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top 1%. i don't know how you sort of begin to repackage that message in 2013. >> the far right is immune to the evidence of the elections. they don't really care. count chocola is a good example. his claim to fame is losing his congressional seat to joe donnelley and went on to become a senator. he brought extra democrats to the house and extra democrats to the senate. he is still pushing forward with the same strategy. because it worked for him, it works for his organization. >> we've spent a lot of time and will we'll continue to talk about the problems that the republican party has, ryan, but i do want to bring up because we talked about it in many of or leads to this segment about the ofa and the new sort of campaign machine that is being kept in place, and on one hand it's impressive, right, the president has a machine unlike no other, and it's i think a long time coming that they keep this kind of machinery and infrastructure in place, but there are?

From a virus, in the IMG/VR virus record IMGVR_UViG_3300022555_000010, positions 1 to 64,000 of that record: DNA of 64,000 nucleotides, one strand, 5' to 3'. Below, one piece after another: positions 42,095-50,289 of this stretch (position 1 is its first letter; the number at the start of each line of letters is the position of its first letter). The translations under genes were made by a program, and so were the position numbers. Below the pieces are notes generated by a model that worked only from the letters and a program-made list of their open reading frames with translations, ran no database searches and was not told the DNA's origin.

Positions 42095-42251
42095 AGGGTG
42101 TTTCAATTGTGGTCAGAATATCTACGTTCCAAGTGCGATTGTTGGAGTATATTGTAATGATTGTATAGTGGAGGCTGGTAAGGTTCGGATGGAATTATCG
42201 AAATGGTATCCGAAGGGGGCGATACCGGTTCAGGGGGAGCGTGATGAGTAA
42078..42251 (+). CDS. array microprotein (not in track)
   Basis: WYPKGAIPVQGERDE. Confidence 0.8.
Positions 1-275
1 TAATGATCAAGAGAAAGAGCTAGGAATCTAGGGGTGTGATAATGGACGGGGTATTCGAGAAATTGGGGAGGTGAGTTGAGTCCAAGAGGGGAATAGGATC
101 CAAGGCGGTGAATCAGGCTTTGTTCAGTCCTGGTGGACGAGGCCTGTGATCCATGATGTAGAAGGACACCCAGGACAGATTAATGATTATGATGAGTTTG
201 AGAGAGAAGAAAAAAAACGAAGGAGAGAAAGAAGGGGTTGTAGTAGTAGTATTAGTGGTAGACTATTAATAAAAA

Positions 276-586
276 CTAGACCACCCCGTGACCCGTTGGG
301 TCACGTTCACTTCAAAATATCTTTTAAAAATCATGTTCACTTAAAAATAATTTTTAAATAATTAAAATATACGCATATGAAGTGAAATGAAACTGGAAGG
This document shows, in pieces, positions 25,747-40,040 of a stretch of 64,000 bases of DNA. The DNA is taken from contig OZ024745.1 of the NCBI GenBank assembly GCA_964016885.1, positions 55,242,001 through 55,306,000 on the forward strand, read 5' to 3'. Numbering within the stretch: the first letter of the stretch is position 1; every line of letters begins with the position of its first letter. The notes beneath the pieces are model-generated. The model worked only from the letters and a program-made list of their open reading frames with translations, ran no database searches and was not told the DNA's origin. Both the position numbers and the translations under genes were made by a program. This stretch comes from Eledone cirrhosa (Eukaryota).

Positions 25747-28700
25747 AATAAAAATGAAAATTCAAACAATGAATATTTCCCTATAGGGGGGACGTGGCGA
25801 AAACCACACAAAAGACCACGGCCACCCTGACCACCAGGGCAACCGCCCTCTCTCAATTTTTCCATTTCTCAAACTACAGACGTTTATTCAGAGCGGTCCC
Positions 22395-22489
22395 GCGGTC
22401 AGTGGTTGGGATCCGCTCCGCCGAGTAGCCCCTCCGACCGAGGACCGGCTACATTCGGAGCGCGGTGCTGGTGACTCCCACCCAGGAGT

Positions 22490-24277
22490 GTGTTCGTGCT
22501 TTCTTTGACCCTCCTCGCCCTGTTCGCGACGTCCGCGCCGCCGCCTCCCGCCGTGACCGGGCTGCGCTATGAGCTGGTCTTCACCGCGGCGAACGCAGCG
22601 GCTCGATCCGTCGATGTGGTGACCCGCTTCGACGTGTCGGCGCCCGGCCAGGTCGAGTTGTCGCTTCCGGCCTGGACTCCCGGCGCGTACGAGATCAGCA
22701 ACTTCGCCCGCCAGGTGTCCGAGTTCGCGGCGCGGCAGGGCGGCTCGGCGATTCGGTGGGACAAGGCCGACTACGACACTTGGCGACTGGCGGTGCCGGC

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questions about what that portends and means for finance reform. i'll read something from the huffington post. outside democratic groups focus on winning elections clearly hoping that ofa will be a boone to their efforts to win back the house and expand a democratic majority in the senate. campaign reformers see the launch of a nonprofit that will accept corporate donations as the final retreat from the president's long ago we should to change the way washington works. your response to that? your thinking on that? >> yes. i mean, it's a complete retreat. you know, the forces of campaign finance reform have been completely rapid, and they're definitely scattered all across the field. what the president is doing here with his campaign arm is acknowledging that fact and saying, look, i guess if we want to reform xaen finance, let's do that. until then, we're just going to, you know -- if it's going to rain, we're going to put our buckets out there. >> jared is someone that used to work in the white house. your thoughts on the hasty retreat or long retreat from campaign finance? >> i take ryan's point.